First midcentury planned subdivision introduced Athens to modern living
Jack Miller came to Athens in 1953 in his late 20s with a dream to build a new life and home for his wife and growing family. They were renting a house in Five Points while Jack settled into his new job teaching dairy science production and reproductive physiology at the University of Georgia. Their new house was already under construction in early 1957 when their landlord died, which forced an accelerated move into their unfinished home in Beechwood Hills. Now 94 years old and the longest and oldest living Beechwood Hills resident on record, Jack reflects upon the house he and his late wife Marianna built in the first ranch-style planned subdivision in Athens.
The Millers’ unassuming red brick house is nestled toward the back of the neighborhood on Harben Place at the top of a slight hill, among a grove of old hardwoods mixed with new undergrowth. They paid a whopping $3,000 for their .67 acre lot, chosen because, according to Jack, it had the best garden spot in Beechwood. The dream of achieving the all-American life was heavily influenced by his hard-working parents in rural North Carolina who built their house about a mile from a new high school during the Great Depression just so Jack could continue his education.
With the influence of that pioneering spirit, Jack and his family became the first residents in the Beechwood Hills planned development — a remarkably new concept of ranch-style housing in a neighborhood separate from other houses.
Jack and his wife Marianna had two daughters, 3- and 4-years old, and were pregnant with their third child when they drew up house plans from a combination of modern designs and broke ground on March 1. Jack’s uncle from North Carolina joined the project shortly thereafter to help with building, electrical and painting, while they worked around the professional subcontractors hired for plumbing, kitchen cabinet and heating system installment. They had just completed the electrical, plumbing and subflooring when their eviction notice arrived from their deceased landlord’s family. Rather than rent another place and move twice, they moved into the unfinished yet livable house 13 days after their third child was born on May 8.
The move was challenging, but the family took the living situation in stride and worked to complete the house. With two small children and a newborn in tow, Marianna helped Jack install sheetrock, paint and finish the heart-of-pine paneling and wood on the kitchen cabinets. She made the formal cornice drapes that still hang in the living room and hung contemporary floral wallpaper throughout the house. Before they installed carpet and hardwood flooring on the main level, they maneuvered about the small gaps in the subflooring in good humor.
“How much fun it was when you wanted something down in the basement, you just put it through the crack here in the floor,” Jack laughs.
Navigation to their house on the hill proved a bit tricky when it rained. Some of the streets at the front of the neighborhood along Riverhill Drive were paved, but Harben Place was still dirt.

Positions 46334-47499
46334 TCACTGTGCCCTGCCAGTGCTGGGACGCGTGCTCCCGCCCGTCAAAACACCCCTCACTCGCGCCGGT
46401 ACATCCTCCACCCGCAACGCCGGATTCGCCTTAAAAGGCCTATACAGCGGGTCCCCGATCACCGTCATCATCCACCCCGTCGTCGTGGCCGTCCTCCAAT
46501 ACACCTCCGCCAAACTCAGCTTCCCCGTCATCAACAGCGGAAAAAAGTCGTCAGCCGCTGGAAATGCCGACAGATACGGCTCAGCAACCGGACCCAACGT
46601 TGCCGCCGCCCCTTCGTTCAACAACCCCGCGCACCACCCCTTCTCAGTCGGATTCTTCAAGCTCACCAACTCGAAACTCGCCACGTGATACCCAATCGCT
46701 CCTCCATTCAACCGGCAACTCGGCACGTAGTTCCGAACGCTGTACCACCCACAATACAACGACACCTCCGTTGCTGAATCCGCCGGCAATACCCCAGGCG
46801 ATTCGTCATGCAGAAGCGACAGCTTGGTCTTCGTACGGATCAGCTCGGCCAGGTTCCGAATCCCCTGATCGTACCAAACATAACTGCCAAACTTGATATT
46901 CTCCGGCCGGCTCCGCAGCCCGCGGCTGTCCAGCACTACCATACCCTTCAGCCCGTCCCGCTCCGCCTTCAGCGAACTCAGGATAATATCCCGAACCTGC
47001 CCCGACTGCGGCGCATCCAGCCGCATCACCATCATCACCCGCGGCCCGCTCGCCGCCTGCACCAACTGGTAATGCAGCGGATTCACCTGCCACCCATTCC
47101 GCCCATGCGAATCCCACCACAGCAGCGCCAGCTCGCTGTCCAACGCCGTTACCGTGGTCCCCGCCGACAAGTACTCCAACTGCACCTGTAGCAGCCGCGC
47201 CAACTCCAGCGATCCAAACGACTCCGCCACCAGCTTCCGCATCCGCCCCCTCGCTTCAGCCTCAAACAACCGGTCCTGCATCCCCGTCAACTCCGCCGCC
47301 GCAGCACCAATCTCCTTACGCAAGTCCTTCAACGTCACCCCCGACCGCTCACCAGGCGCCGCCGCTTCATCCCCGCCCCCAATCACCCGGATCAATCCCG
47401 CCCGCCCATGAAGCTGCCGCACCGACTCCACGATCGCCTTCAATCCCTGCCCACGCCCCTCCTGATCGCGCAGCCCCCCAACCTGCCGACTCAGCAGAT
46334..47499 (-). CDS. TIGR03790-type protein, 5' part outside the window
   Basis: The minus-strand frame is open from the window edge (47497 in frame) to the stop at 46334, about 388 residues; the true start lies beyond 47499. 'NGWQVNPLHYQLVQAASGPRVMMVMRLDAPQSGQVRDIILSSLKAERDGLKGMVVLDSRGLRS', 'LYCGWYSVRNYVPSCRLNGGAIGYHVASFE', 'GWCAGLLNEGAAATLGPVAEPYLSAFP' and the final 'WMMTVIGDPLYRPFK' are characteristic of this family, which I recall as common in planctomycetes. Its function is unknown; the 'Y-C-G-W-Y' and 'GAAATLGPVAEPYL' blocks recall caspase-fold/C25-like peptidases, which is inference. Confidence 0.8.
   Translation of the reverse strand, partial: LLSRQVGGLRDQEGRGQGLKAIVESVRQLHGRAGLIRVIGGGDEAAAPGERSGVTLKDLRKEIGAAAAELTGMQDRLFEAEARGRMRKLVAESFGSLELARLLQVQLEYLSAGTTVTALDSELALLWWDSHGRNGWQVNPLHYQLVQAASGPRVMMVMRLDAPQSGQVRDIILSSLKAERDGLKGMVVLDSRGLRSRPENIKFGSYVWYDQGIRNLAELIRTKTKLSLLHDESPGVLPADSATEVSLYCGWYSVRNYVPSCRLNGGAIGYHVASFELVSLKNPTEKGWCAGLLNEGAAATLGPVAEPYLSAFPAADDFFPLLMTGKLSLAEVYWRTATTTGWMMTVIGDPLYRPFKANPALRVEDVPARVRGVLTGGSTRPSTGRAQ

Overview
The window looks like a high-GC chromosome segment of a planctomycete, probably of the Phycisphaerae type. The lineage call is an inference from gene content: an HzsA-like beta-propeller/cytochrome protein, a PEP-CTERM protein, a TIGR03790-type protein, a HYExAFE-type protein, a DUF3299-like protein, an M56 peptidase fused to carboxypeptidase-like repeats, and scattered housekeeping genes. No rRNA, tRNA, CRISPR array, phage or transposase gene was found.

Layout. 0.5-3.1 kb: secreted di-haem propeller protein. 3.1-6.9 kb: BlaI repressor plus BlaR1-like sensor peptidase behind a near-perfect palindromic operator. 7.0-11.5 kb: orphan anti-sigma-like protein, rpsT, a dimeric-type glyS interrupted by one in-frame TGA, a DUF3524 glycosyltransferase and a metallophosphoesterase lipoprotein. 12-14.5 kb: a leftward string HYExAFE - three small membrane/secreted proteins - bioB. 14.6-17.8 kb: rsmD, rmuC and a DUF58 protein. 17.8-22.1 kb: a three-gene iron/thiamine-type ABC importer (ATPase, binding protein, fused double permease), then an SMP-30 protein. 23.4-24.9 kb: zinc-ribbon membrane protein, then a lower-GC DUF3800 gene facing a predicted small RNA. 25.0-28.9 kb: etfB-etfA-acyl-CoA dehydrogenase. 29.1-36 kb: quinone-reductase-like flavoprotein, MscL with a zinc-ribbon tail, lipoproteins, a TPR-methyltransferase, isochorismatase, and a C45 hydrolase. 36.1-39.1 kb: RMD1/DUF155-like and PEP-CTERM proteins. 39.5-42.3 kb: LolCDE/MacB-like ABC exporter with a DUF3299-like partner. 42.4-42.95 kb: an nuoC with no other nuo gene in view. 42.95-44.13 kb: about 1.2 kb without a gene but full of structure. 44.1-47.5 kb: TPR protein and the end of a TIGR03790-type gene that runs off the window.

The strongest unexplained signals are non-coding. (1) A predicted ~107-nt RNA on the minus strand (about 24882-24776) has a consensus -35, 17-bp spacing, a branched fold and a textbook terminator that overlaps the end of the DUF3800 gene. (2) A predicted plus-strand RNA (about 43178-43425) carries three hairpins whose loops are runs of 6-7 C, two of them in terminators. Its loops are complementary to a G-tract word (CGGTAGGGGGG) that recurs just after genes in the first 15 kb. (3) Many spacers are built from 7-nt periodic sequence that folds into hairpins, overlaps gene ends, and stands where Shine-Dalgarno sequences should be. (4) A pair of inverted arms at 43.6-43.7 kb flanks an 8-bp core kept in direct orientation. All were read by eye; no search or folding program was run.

“The driveway had to match the street. And they hadn’t built the streets yet,” Jack recalls. “Since the streets were mud roads when it rained, often we parked on Pine Valley Place and walked through the woods to Harben Place. The steps and stoop to the front door had not been built. We entered the house with timbers placed on blocks.”
The early to mid-50s following World War II was a time of unprecedented population growth of the Boomer generation. According to the U.S. Census Bureau, Georgia’s population increased by more than 1,400,000 people (47%) between 1940 and 1970. The economy was strong, and post-war families were looking to settle down and raise families. Many took advantage of the benefits offered by the government, including FHA and VA loans to purchase new homes, primarily brick ranch style house plans promoted through popular magazines like Better Homes and Gardens. According to a 2010 report by the Historic Preservation Division of the Georgia Department of Natural Resources, “as many as 200,000 ranch houses may have been built in Georgia between 1940 and 1970. At no other time in Georgia’s history has a single new type of house housed so many people in such a short period of time.”
Athens began to see new outcroppings of ranch-style homes in the mid-’50s, including in Forest Heights, Bel Air Heights, Five Points and Normaltown. But Beechwood Hills was the first fully-planned subdivision of its kind in Athens, for which other subdivisions followed in the late ’60s and early ’70s, including Green Acres, Clarke Dale and University Heights on the east side and Homewood Hills on the west side.
Before Beechwood was built, pine trees had taken over the rolling hills of abandoned cotton fields. The Millers’ lot was covered with mature pine trees, the oldest dating back to about 1910, which had to be cleared to make way for Jack’s garden.